Contaminants, present in the air or the fuel, are deposited on the blades of a compressor or turbine.

Related Terms


A compressor that uses rotor blades shaped like airfoils that give the air a high velocity and push it into subsequent stationary blade passages that convert the velocity energy into pressure. This process is repeated through several stages. The airflow movement is axial.


Low-pressure air compressor that takes suction from a region below atmospheric pressure (turbine condenser) and discharge into the atmosphere.


The blades of a turbine in the outlet exhaust flow of an engine are driven by the gases flowing over them. Compressor blades at the other end of the same axle are spun in the inlet flow, drawing large volumes of air into the cylinders. This enables faster combustion than naturally aspirated engines and increases power of the engine.


A gas turbine employing two compressors, the compressed air from the first compressor is cooled before being discharged into a second compressor.


A type of compressor that depends on displacement of a volume of air by a piston moving in a cylinder.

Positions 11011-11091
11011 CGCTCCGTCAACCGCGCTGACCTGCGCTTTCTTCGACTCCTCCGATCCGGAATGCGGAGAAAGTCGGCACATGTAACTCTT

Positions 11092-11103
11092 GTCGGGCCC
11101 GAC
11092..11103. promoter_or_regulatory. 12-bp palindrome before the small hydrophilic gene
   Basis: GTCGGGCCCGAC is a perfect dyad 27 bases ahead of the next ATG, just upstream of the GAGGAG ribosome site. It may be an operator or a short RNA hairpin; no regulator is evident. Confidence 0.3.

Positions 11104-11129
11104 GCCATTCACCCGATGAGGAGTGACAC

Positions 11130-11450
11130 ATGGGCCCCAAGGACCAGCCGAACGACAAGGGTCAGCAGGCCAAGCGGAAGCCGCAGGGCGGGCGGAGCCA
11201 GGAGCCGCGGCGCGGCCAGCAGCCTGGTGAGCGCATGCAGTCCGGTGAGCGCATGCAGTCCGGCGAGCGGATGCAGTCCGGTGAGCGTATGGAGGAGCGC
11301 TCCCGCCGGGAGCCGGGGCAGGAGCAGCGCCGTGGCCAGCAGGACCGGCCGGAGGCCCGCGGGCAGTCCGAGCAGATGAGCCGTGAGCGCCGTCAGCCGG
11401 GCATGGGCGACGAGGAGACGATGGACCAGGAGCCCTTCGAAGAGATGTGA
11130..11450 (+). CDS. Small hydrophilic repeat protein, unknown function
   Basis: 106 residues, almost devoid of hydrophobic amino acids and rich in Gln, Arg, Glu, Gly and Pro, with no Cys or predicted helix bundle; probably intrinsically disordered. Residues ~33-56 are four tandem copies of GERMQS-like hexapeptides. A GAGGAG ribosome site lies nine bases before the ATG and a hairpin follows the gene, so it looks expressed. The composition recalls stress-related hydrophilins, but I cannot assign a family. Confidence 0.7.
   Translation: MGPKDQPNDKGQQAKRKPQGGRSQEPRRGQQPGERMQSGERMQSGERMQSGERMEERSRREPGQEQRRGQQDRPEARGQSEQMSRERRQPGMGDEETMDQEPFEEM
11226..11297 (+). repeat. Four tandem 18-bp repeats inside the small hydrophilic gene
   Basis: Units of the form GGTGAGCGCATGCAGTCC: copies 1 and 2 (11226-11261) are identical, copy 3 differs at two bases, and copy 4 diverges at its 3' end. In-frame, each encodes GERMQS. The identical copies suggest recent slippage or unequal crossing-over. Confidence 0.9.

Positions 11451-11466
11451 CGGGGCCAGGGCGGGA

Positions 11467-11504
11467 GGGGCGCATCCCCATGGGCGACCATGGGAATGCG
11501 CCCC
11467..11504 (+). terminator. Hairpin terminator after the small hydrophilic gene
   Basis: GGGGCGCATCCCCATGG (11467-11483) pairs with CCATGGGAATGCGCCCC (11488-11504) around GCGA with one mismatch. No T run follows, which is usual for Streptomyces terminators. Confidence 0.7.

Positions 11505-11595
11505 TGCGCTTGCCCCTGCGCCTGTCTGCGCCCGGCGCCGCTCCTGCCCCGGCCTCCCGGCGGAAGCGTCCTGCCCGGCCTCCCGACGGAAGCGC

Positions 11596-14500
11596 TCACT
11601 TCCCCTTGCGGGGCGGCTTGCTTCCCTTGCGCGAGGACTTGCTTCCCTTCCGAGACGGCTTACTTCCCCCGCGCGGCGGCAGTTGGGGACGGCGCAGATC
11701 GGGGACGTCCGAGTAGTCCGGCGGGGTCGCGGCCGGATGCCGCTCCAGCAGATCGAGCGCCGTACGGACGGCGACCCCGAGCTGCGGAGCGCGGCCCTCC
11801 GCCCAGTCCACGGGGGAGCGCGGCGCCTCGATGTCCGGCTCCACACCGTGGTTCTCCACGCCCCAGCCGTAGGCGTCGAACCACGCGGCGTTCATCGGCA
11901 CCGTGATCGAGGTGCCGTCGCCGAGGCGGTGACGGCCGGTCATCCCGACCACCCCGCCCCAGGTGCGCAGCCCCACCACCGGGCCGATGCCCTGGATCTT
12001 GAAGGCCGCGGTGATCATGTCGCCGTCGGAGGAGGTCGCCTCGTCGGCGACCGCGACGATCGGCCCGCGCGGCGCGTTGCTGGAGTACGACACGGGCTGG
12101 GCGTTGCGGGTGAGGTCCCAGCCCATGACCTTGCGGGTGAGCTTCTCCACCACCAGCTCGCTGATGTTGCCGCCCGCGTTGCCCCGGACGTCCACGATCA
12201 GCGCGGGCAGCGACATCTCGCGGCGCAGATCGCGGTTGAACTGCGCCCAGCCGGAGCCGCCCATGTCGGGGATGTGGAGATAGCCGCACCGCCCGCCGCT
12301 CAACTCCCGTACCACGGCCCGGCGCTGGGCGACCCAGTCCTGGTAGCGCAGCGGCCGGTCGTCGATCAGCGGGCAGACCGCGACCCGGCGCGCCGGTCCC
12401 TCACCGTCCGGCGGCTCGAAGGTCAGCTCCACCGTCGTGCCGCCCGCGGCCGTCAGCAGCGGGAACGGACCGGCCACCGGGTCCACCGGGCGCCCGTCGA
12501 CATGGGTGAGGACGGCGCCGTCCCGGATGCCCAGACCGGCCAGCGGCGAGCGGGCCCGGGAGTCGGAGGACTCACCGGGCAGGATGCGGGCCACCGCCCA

1. A steel chamber fitted with auxiliary equipment to raise its air pressure to a value two to six times atmospheric pressure; used to relieve a diver who has decompressed too quickly in ascending. 2. Such a chamber in which conditions of high atmospheric pressure can be simulated for experimental purposes.


Saturated Adiabatic Lapse Rate; the rate at which the temperature of water vapour saturated air changes as it ascends or descends. It is taken as 1.5 degree Celsius per 1000ft.


Removing air from a liquid, usually by ultrasonic and/or vacuum methods.


A device which combines fuel and air in proper proportions for combustion and which enables the fuel-air mixture to burn stably to give a specified flame size and shape.


A heat exchanger that removes the heat of compression from the air (or other gas) after it leaves the last stage of a compressor.

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